I didn’t want to hijack a thread so I will start a new one. Houston Pizza make a real good point about NAPO.

What exactly is it that they do anyways? The only time we hear from them is when we get our renewal notice
I am a member and have been for a couple years, I pulled the following from the website. To me it looks like the best services are for the corporate vendors, they get all our contact info, our direct mail, but whats in it for the pizza operator? We seriously need some sort of REAL place that we can pay the 100 or 200 dollars to and receive some sort of benefit, If we had some sort of united front we could get better rates on heath care, we could have an advocate that looks into things like the pizza out of schools, we could set up an in-house printing company and mail house. If NAPO is successfully selling or bartering our info than there has to be some demand for it. I feel there would be a lot we could do for our industry, unfortunately most operators like myself have very little time in the day to put forth an endeavor.
The primary goal of the National Association of Pizzeria Operators is to create a “community” of pizzeria operators and their suppliers, where working with one another becomes a mutually beneficial business relationship.
Member Benefits -
Your membership packet will include a complimentary registration for the International Pizza Expo in the Las Vegas Convention Center. You will also receive a free subscription to Pizza Today magazine and free check recovery service through checXchange.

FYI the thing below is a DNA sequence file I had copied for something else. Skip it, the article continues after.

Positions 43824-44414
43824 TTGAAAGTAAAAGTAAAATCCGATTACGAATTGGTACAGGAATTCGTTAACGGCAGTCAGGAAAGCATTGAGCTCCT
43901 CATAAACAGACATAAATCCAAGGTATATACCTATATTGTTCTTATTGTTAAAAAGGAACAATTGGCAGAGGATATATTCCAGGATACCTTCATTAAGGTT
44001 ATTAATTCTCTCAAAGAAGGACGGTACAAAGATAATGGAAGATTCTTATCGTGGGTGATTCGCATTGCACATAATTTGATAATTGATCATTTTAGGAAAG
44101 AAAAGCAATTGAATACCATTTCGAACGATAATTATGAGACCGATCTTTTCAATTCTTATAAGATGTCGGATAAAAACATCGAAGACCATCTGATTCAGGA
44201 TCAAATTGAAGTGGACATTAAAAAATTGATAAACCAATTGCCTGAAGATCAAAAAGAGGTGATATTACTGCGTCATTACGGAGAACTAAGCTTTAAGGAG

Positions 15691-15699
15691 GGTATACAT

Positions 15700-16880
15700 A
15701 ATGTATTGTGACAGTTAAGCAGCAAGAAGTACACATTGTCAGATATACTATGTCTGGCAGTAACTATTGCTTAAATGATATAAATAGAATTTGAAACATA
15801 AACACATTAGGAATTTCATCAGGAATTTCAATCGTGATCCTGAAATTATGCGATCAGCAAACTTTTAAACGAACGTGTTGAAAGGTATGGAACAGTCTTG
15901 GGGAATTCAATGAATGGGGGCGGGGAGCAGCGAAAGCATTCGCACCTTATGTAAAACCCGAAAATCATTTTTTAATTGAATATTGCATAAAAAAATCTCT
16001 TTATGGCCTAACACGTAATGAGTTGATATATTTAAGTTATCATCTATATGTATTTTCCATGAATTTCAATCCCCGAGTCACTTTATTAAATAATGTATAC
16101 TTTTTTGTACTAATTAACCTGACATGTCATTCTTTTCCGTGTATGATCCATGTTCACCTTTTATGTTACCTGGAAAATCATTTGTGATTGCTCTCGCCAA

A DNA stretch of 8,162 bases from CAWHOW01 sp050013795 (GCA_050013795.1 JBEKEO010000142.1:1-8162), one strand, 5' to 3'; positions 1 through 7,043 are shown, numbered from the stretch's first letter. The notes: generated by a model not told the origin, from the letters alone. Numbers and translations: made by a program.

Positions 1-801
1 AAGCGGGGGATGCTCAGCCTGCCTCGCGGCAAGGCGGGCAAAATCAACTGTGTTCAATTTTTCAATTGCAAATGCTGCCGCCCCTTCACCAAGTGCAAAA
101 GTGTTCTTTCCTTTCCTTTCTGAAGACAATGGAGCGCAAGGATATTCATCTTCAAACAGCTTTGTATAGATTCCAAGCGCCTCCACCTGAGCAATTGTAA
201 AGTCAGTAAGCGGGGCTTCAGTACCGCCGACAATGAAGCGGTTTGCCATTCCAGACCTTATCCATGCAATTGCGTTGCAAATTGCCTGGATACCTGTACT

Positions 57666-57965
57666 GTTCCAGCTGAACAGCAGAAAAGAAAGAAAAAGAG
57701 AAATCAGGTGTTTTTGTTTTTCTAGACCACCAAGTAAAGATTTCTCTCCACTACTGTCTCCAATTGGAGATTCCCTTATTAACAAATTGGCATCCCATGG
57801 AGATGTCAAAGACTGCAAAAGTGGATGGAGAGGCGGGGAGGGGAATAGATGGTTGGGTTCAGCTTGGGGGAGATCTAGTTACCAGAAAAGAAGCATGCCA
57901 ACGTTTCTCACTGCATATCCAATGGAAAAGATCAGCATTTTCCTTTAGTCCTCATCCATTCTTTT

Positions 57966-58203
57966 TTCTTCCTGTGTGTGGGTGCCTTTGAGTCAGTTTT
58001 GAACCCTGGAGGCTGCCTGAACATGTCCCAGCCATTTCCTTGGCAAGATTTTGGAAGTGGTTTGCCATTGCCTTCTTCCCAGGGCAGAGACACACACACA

Corporate Vendors
*Email blast of your marketing message to over 20,000 pizza professionals…four times a year

*Direct- mail database of the entire NAPO membership list…six times a year

*$250 Pizza Expo booth discount coupon for International Pizza Expo

*Your company will be listed in both the Pizza Today buyers’ guide and the Pizza Expo aisle guide

  • Your company contact information and a direct link to your Web site listed under every category of product you provide to the industry.

We had been members for awhile and then dropped it because the services they were “offering” us as discounted services – was nothing that we needed or interested in. We only recently started membership again three years ago because our non-hired insurance company told us that we could only get their discounted insurance rates if we belonged to NAPO. So we signed up once again. If it were not for that reason, we probably wouldn’t even spend the money.

I agree with Rockstar – it seems the greater benefit for this paying membership seems to be for the corporate sponsors and not the members. I believe that as a professional organization of and for pizza operators they should be doing more than just sending us advertising a couple of times a year.

Maybe I’ll send them an e-mail today.

I signed up this year to get the “free” registration for pizza expo. I don’t even get the benefit of the magazine subscription because they will not send it to Canada.

If they are going to present themselves as an “association of pizza operators” they should be working on issues that benefit the membership, not just those who want to sell to the membership.

  1. Go after regulatory issues of interest to the membership like this pizza lunch thing that presents pizza as a junk food.